Managing Pension Liabilities: The Road Ahead

Changes in accounting, law, and the lifespan of employees have companies considering outsourcing their defined benefit pension plans.

Ferko estimates that Genlyte’s aggregate defined benefit plan assets totaled $105 million last year, while its obligations were $120 million. In Canada, the assets and obligations reached $13 million and $18 million, respectively. “Obviously, we’re slightly underfunded, but for a company with $1.6 billion in sales this is not a big issue,” he says. “Nevertheless, we’re outsourcing almost everything. We’ve weighed the cost of this approach versus building an internal staff, and it makes sense for us.”

Time to Reevaluate?

The combined weight of FAS 158 and the PPA has accelerated the push to freeze or terminate pension plans. McKinsey & Co. projects that by 2012, 50 to 80 percent of all private-sector defined benefit assets will be frozen or terminated, as compared with 25 percent today. A recent survey by the Employee Benefit Research Institute pegs the current percentage of frozen or terminated plans at one-third, with another third expected to follow suit within the next two years.

The trend seems clear, and regardless of which approach a company takes, most will need to reevaluate their approach to pension management. “Companies are freezing their defined benefit plans because they can’t tolerate the volatility, but as soon as they do that, [the plan] is no longer a strategic resource in the company,” explains Aaron Meder, head of Asset Liability Investment Solutions in the Americas at UBS Global Asset Management.

A key part of deciding to outsource, BGI’s Bozeman maintains, is weighing a potential service provider’s expertise. “With defined benefit plans now a liability on the balance sheet each year, you’ve suddenly got to deal with an entity that’s as big as a large operating division in some companies, and yet you have little or no expertise in managing it,” he says. Jim Morris, senior vice president, Retirement Solutions, at SEI Investments in Oaks, Pennsylvania, has a similar take. “While some large organizations have dedicated teams to do this, that’s an anomaly,” he says. “In most organizations, pension investment management is a part-time job. Due to the impact of market volatility on cash requirements, financial reports, and debt covenants, a single person cannot do the job, much less an internal staff.”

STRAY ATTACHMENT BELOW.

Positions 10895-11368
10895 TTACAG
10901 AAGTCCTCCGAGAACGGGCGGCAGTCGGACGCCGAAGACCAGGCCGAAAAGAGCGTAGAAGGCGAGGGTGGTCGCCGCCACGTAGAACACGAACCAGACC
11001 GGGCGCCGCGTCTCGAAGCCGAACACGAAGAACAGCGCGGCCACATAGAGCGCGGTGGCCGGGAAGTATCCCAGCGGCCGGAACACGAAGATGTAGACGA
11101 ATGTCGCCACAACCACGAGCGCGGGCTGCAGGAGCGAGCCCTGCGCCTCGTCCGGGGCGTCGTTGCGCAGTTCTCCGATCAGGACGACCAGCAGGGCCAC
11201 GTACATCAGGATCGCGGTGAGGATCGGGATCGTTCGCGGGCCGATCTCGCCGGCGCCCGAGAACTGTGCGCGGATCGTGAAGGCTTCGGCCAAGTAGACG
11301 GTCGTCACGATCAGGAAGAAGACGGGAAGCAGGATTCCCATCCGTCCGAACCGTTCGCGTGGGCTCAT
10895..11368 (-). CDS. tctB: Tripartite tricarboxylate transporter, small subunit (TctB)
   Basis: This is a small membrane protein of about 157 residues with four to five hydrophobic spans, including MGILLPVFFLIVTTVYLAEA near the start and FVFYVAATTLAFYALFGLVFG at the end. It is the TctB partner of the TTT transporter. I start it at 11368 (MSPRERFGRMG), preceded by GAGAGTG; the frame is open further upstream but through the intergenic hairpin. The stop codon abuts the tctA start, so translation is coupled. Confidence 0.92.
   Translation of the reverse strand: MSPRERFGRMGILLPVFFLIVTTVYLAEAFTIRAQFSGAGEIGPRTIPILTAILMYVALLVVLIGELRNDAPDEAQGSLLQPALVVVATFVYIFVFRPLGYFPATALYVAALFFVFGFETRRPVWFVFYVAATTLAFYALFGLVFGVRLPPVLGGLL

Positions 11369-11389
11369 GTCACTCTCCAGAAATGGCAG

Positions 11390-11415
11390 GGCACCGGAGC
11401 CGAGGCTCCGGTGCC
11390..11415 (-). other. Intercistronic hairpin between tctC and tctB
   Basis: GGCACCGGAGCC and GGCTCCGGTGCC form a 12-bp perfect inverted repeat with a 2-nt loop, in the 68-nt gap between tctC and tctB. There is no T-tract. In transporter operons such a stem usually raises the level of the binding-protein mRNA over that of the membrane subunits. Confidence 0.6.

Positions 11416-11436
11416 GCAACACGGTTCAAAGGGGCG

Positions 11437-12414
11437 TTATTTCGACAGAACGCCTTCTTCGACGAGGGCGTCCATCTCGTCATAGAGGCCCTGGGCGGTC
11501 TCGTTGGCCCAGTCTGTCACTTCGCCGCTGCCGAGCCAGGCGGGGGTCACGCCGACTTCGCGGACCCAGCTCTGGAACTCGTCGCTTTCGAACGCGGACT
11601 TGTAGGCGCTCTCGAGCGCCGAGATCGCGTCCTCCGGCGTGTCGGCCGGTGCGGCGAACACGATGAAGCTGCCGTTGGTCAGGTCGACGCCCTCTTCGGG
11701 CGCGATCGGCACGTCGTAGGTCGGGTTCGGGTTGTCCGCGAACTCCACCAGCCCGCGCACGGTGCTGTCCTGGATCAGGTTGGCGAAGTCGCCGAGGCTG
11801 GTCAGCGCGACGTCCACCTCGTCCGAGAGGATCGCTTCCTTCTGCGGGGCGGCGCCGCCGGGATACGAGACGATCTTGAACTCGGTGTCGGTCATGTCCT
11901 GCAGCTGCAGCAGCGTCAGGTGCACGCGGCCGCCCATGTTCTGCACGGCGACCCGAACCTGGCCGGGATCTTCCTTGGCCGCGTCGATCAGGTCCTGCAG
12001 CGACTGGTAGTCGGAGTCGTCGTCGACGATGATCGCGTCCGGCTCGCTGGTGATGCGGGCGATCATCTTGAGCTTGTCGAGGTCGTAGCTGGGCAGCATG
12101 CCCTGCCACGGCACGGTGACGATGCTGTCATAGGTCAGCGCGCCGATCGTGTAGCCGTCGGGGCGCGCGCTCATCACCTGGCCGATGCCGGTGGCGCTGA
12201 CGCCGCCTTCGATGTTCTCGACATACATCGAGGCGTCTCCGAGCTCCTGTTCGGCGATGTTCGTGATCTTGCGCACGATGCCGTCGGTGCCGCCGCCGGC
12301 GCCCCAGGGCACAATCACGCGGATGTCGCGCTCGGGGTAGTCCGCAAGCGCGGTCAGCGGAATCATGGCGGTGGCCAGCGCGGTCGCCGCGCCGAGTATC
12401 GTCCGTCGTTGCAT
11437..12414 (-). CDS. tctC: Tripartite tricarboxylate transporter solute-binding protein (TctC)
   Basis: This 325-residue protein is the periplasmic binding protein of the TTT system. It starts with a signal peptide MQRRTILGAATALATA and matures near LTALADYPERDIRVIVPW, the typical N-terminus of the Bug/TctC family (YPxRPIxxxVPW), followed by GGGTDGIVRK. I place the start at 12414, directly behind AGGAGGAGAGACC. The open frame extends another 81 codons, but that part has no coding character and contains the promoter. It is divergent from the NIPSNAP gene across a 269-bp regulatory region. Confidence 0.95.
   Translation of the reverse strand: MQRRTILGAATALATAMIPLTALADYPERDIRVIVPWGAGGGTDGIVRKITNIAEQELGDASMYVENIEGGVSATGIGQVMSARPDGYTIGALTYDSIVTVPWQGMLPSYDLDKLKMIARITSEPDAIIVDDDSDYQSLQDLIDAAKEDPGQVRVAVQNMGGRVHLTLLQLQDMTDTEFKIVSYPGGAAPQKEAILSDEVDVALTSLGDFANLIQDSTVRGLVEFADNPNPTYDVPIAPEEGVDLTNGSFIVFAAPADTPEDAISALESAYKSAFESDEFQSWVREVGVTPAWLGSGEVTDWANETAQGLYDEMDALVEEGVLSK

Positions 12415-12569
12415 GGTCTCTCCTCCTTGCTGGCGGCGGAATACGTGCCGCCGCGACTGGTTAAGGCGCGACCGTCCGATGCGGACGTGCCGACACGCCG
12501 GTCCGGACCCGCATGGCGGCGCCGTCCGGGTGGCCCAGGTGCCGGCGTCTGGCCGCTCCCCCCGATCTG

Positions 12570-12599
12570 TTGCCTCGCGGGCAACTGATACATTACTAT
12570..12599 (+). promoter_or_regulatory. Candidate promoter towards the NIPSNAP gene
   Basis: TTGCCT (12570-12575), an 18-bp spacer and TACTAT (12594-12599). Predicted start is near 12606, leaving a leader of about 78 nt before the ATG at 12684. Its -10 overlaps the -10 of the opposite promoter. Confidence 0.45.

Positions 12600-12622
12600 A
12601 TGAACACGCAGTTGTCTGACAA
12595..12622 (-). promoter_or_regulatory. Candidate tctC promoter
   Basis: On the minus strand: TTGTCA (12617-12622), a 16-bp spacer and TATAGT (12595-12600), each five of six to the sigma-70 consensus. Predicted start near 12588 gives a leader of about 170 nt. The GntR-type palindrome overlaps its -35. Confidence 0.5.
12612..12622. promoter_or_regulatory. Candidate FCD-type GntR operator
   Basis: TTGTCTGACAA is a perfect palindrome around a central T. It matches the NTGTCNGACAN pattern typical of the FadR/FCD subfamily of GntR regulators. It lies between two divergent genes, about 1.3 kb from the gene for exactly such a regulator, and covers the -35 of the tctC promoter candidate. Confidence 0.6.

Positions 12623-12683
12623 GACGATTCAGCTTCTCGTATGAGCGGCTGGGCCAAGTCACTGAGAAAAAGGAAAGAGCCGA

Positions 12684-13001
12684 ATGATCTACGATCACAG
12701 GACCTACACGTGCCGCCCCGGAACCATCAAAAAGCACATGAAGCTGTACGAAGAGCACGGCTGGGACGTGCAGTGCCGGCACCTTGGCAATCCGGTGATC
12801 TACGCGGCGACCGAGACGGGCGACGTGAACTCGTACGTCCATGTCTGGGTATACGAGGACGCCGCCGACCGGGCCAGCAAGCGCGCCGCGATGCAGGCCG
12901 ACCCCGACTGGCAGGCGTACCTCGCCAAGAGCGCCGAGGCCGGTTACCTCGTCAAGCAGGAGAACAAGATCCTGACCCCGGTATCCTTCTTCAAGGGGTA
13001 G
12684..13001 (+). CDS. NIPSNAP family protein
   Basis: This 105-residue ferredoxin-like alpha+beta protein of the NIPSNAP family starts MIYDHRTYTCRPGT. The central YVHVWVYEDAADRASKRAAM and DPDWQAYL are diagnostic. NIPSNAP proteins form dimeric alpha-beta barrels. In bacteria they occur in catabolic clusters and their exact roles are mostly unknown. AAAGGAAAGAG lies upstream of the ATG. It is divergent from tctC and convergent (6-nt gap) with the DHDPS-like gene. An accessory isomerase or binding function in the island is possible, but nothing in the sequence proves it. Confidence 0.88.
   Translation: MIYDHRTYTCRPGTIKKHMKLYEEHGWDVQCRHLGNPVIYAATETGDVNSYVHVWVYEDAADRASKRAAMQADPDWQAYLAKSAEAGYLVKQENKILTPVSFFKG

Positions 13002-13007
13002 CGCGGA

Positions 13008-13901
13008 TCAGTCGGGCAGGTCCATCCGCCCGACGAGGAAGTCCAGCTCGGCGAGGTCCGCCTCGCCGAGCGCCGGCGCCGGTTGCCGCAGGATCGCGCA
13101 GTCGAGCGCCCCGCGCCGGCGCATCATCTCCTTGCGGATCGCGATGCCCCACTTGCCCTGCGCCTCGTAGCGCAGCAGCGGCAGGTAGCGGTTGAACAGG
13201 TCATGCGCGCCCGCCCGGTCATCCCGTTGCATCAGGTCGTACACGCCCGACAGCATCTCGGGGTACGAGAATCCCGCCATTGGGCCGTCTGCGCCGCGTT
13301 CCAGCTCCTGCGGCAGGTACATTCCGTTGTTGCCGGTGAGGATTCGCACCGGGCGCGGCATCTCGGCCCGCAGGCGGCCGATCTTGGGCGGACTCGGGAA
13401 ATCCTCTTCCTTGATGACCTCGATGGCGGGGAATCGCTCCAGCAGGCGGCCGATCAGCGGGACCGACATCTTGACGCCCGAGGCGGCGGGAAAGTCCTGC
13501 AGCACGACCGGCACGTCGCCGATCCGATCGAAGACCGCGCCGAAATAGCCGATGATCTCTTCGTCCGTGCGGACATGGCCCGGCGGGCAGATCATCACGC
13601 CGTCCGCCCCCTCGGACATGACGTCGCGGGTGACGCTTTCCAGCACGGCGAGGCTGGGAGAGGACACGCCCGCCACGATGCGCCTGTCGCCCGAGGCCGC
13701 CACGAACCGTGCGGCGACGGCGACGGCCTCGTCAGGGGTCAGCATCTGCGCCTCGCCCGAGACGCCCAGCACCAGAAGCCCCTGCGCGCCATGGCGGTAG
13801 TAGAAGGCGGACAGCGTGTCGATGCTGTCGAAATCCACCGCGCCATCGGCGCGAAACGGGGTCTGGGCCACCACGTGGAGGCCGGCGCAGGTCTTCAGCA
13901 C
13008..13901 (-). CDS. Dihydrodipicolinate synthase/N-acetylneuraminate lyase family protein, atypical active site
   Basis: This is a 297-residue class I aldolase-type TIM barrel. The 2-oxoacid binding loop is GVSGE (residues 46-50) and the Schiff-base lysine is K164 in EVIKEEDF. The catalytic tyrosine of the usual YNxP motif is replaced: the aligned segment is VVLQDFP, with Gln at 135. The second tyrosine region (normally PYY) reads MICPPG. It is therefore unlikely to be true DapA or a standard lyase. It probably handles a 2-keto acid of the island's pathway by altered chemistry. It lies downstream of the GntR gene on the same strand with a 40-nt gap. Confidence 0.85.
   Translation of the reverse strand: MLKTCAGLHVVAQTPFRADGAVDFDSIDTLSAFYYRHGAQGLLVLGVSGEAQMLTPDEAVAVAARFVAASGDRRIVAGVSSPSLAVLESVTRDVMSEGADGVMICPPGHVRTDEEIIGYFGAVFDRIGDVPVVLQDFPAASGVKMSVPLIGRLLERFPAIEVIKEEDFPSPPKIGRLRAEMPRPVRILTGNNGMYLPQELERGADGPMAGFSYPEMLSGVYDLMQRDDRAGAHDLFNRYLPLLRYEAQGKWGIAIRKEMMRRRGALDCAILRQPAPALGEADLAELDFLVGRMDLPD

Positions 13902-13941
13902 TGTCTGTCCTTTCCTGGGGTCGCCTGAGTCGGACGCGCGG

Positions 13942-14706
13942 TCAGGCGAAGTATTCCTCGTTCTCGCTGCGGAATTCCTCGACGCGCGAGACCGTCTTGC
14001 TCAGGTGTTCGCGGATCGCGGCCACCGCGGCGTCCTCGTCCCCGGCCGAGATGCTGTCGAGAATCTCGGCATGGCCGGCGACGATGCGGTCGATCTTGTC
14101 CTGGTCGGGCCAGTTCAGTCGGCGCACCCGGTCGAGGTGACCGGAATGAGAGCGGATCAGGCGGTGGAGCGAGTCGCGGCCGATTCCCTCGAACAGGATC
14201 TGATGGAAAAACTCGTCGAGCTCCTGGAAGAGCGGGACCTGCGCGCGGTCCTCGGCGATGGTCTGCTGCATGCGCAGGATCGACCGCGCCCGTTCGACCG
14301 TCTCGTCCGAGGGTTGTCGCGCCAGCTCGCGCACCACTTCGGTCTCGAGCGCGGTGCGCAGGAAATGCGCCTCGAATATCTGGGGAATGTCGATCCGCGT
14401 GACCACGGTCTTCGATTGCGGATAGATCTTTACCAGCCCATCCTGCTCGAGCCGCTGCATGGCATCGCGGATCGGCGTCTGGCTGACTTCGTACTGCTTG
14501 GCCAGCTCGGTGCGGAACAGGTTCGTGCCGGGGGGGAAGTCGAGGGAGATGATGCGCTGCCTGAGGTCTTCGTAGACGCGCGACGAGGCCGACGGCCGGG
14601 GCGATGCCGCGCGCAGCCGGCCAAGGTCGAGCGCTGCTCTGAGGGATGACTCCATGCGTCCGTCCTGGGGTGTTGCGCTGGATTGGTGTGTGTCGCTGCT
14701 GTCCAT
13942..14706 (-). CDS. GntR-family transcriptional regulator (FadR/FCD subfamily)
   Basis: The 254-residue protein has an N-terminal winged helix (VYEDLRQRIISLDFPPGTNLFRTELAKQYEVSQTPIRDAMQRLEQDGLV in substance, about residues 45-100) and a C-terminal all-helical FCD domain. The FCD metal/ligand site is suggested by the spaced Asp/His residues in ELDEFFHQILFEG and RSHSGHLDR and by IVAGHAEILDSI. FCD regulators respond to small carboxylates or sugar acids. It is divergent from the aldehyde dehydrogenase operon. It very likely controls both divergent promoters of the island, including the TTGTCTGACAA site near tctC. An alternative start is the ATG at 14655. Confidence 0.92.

Despite the changed landscape, not everyone is sanguine about handing over management of pension assets and liabilities. Amtrak, for example, examined the strategy two years ago and found it wanting. “It wasn’t like the fiduciary responsibility was coming completely off our shoulders,” says Amtrak treasurer Dale Stein. “To meet those responsibilities, we’d still need to approve the asset allocation, investment managers, and fee schedules, and oversee the performance. We didn’t see the cost-benefit.”

But Accenture’s Halverson argues that any discussion of the benefits of outsourcing should focus on whether and to what degree employees benefit. “Many Americans may find that their savings or retirement plans are not sufficiently funded to sustain their retirements,” he explains.

And, while integrated pension management isn’t free and isn’t likely to be offset cost-wise by labor reduction, having another firm — especially a financial institution — as a co-fiduciary gives employees the peace of mind “of another deep pocket,” says Reed Smith’s Martini.

At the very least, companies now have a wider range of choices as they confront the demands of the PPA and FAS 158. Some may welcome a little navigational assistance as they travel that road to retirement.

Russ Banham is a contributing editor of CFO.

Tough Rules, Tough Times

The Pension Protection Act of 2006 and Financial Accounting Standard 158 represent two critical examples of the push for more transparency and disclosure that began with the Sarbanes-Oxley Act of 2002. The PPA requires companies to make the contributions necessary to plans to amortize their unfunded benefit liabilities within the next seven years, in addition to tightening smoothing methods and shortening amortization periods. The law essentially forces sponsors of underfunded plans to contribute substantially more to their plans on an annual basis — the case, for example, with Amtrak. “Based on the new rules, our actuaries told us we needed to increase our payment into the defined benefit plan by 75 percent this fiscal year, and must make additional payment increases over the next few years,” says William Campbell, CFO of the Washington, D.C.-based railroad.

FAS 158 (Employers’ Accounting for Defined Benefit Pension and Other Postretirement Plans), issued in September 2006, further ups the ante. The rule requires companies to recognize the funded status of their benefit plans, measured as the difference between plan assets at fair value and the benefit obligation, in their annual statements of financial position. “The requirements to account for funding shortfalls caused huge volatility in many companies’ income statements,” says Jamie Cornell, senior vice president of employer marketing at Fidelity Employer Services Co. “For publicly traded companies, there was the possibility of falling share prices.” — R.B.



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